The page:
Everyone who knows me knows that I like to be prepared. I scoured PCV blogs for months looking for items other Volunteers found useful. Sometimes Volunteers would update packing lists for the next-arriving cohort, and sometimes I could find lists of favorite items. No one was writing about what they used during PST, though. The training part of service in Swaziland occurs with only one of your checked bags, and we received little advice on what would be needed. So that leaves me to write the blog post I always wanted and I hope it helps a future Volunteer.
I arrived in Swaziland in July in the depths of winter. I knew winter here wasn’t anything like winter in Ohio or Utah, but I brought just enough warm clothes for the Manzini region. I would need more to live in the mountains of Hhohho. On the coldest days, I wore long yoga pants or leggings underneath a long skirt. I also have a light Patagonia puffy that kept me warm, especially when sleeping in my sleeping bag under my two Peace-Corps-issued blankets. I slept in flannel pjs every night with heavy Smartwool socks. I even wore my winter headband to keep my ears warm on a few nights. I have loved having my slippers here as well.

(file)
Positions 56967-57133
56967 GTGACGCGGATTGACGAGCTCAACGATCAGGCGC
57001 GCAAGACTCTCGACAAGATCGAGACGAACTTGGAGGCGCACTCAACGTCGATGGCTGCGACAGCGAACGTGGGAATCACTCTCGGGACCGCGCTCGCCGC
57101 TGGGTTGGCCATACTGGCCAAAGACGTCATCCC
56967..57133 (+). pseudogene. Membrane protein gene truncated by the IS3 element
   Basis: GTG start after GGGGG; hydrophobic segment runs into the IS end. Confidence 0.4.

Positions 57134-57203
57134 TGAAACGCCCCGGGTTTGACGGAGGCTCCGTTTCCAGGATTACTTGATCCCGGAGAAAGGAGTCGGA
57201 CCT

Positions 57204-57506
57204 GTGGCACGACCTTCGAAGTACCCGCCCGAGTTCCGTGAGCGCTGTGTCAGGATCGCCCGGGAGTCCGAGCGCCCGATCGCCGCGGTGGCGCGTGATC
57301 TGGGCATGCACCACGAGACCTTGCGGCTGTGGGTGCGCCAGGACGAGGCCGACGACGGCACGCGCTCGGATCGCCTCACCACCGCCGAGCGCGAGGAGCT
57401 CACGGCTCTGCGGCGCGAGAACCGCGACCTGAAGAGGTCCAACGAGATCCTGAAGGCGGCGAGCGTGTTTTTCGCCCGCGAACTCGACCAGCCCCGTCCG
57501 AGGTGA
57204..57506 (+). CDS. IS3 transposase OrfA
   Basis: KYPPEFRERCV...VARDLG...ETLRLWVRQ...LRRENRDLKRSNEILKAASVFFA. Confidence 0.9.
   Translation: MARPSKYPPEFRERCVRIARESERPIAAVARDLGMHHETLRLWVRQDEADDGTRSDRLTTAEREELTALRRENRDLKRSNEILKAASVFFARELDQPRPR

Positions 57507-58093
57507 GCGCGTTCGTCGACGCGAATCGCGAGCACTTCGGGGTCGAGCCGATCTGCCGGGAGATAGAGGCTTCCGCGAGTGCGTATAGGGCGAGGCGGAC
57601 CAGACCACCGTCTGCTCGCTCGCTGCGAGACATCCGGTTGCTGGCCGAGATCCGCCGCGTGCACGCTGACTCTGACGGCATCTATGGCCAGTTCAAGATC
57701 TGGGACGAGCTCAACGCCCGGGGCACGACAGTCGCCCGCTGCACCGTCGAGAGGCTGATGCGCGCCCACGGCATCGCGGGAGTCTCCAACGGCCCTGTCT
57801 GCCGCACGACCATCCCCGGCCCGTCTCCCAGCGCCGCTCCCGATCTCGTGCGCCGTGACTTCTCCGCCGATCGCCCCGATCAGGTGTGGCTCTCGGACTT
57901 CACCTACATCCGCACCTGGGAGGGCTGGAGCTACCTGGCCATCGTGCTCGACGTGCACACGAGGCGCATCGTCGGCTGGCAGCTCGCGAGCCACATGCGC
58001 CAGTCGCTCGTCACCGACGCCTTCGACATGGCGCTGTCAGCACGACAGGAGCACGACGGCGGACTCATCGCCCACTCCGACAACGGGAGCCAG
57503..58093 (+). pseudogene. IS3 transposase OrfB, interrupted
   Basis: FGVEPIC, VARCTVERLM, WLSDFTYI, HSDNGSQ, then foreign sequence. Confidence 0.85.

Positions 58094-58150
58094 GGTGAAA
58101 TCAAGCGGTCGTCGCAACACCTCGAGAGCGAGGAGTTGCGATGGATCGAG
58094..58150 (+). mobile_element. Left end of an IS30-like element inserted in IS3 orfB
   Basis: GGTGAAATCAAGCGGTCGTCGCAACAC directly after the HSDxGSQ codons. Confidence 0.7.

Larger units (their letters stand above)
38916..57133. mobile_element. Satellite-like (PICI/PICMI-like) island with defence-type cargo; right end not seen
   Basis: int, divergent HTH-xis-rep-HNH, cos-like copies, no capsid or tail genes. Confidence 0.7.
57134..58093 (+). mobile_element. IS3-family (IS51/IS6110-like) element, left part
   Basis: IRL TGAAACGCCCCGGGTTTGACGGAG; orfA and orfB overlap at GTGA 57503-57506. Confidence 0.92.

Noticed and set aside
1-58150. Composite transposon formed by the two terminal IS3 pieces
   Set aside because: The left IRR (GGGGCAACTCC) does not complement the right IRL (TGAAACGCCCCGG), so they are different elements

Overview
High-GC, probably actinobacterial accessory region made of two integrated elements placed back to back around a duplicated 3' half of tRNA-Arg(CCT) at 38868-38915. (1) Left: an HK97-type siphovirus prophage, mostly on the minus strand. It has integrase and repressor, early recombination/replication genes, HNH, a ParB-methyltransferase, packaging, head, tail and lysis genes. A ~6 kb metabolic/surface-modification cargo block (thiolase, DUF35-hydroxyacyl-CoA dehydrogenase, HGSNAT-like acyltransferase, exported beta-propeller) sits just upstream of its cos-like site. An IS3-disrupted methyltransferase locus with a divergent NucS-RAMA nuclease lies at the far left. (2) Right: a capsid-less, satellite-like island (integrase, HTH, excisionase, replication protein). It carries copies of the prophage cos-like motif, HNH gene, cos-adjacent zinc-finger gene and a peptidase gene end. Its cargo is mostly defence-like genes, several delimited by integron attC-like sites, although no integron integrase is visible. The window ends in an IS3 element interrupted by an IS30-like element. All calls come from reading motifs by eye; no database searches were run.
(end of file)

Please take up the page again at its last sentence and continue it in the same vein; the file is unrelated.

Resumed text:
You may say that you don’t need winter wear because you want to be placed in the warmest region, but there are no guarantees when it comes to site placements. And Swaziland is such a tiny country that you can easily travel anywhere, and you do not want cold temperatures to stop you.
Cold weather gear I have loved:
- A 30-degree sleeping bag
- Winter pajamas
- Heavy socks
- Long yoga pants or leggings
- Hat or headband
- Lightweight gloves
Starting in 2018, each intake group will arrive at the end of September, rather than in mid-June. This means that it (likely) will not be so cold when Trainees arrive. The heavy winter wear mentioned above will still be important for you once winter arrives, but it is no longer essential PST gear. I’ve made a new post about how to dress for Peace Corps eSwatini here.
I love cooking and baking so I also came prepared with kitchen gadgets and many other items:
- Measuring cups (dry)
- Measuring cup (liquid) that I use for pouring water from big buckets into my large kettle and to pour water on myself while bathing
- Oven mit and pot holder
- Wash cloths
- Toiletries organizer from LLBean that I’ve hung above my “bath tub”
- Salt and pepper
- Good pens
- Kitchen shears
- Pairing knife
Things I wish I had brought:
- A mirror
- A suit jacket
- Plastic food storage containers
- A hoodie